Dominican Resumes Presidency on Stern Note
By SIMON ROMERO
SANTO DOMINGO, Dominican Republic, Aug. 16 - Leonel Fernández returned to the presidency of this nation after a four-year hiatus on Monday, bracing Dominicans for austerity measures needed to ease an economic crisis that has caused living standards to plummet during the past year.
Mr. Fernández, a lawyer and former university professor, said in a speech at a swearing-in ceremony that he would restrict spending by government agencies, preventing civil servants from using public funds to buy the imported sport utility vehicles that have become symbols here of skewed income distribution, rubbing up against the dilapidated motor scooters that fill the streets of this city.
He also said his administration would limit international phone calls by civil servants, among other cost-cutting measures intended to reduce a budget shortfall that has depleted resources to import fuel and generate electricity. In a jab against his predecessor, Hipólito Mejía, a populist businessman against whom Mr. Fernández won a landslide victory in May, he deplored the "absence of seriousness in everything."
Almost immediately, however, critics called on Mr. Fernández to provide greater specifics on his plans to reinvigorate a political system hobbled by corruption scandals associated with a series of bank failures last year. No one has been imprisoned for involvement in the scandals, which cost the government the equivalent of a fifth of gross domestic product in bailouts for depositors.
"We don't have anyone to blame but ourselves, since the current economic frailty is the result of corruption and the perception that bad behavior is rewarded with impunity," said Miguel Ceara-Hatton, a political analyst and economist. "The president has a large amount of political capital right now, but he has to use it quickly and wisely. He could start by throwing a few bad apples in jail."
Mr. Fernández, 50, who was raised in New York before returning to Santo Domingo to attend college, signaled a desire to confront corrupt practices, but emphasized Monday an urgent need to re-engage regional leaders and international lending institutions like the World Bank and the International Monetary Fund.
Mr. Fernández reached out to President Hugo Chávez of Venezuela in a trip to Caracas last month, seeking to preserve an agreement allowing the Dominican Republic to import oil on favorable terms. And Mr. Fernández was scheduled to meet Monday evening with President Luiz Inácio Lula da Silva of Brazil in an effort to strengthen ties with that country, Latin America's largest.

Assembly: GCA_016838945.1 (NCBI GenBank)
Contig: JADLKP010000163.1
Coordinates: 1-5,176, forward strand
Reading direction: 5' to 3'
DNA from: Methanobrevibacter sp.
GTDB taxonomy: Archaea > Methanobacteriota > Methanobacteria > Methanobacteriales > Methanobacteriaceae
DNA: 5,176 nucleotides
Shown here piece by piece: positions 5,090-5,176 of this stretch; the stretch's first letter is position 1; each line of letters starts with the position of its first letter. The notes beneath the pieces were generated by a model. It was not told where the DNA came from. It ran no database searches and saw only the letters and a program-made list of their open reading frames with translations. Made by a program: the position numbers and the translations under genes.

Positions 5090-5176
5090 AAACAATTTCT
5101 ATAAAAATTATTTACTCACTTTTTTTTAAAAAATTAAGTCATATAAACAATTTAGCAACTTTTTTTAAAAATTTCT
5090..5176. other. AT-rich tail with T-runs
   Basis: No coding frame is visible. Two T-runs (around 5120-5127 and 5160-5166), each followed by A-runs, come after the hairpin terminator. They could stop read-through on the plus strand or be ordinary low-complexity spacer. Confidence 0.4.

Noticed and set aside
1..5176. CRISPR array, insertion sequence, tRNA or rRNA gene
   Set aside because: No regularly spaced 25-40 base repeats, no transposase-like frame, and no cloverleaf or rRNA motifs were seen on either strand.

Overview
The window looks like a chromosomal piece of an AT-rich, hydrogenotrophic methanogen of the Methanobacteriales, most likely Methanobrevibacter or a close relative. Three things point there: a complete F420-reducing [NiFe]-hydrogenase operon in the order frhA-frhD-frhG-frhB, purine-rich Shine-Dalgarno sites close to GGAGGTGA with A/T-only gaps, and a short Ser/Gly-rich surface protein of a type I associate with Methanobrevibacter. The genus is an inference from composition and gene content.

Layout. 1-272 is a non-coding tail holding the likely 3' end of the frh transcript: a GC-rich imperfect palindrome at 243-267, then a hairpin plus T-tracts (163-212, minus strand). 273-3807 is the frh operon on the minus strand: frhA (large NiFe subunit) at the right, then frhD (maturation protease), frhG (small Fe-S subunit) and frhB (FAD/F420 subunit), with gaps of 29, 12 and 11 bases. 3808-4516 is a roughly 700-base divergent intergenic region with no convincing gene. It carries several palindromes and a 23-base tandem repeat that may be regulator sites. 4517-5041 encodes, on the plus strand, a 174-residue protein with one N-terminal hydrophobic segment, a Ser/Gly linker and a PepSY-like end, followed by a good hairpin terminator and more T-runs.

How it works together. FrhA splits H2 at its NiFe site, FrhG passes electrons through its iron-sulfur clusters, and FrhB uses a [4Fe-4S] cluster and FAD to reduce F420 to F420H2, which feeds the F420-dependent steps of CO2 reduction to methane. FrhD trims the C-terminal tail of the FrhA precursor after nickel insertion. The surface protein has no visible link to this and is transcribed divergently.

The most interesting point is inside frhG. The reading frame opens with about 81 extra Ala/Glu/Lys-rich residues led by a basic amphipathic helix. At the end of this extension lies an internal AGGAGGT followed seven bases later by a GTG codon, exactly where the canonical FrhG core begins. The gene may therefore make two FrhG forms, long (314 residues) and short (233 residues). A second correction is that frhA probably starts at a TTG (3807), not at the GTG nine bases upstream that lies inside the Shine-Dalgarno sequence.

The I.M.F. is also negotiating with Mr. Fernández's cabinet to determine whether it should reopen a $600 million aid package that it suspended last year amid criticism of the government's handling of electricity shortages. The pressing need for foreign financial aid stands in contrast to the first time Mr. Fernández ascended to the presidency, in 1996, when the Dominican Republic was promising to become one of the fastest growing countries in Latin America.
Now the comparisons with other countries in the region tend to focus on how a bloated public bureaucracy has prevented the government from meeting basic obligations like providing emergency food supplies and basic health care. The country's central bank, for instance, has close to 1,800 employees, nearly four times the people employed at the central bank of Mexico, a much larger country.
Much of Santo Domingo geared up on Monday for street parties to celebrate the start of Mr. Fernández's term, though not everyone was enthusiastic. "Let's be realistic, politics in this country is for the worst elements of society,"said Julio Facundo Esteves, 51, a carpenter, who nevertheless turned out to the Malecón, an oceanfront avenue of hotels and casinos closed to traffic for a parade. "The last government was trash and I'm not sure Leonel will be much different."
Mindy Luisa Rodríguez, a 22-year-old secretary seated on a bench next to Mr. Esteves, saw things differently. "Leonel is more intelligent than the alternative," she said. "We're ready for a little bit of happiness, a little bit of relief."
Relief from a downturn that has led many Dominicans to flee in rickety boats to Puerto Rico is something many here emphasize, after more than 50 migrants died in an attempted crossing this month. One prominent observer contrasted that voyage with the Dominican Republic's image among rich industrialized countries as a playground for the prosperous.
"Europeans and North Americans save the entire year to be able to enjoy our beaches and hotels for 10 days," said Bernardo Vega, a former ambassador to the United States. "Meanwhile, thousands of Dominicans, whose reality begins at the edge of those hotels, save the entire year to risk death on boats to flee this country."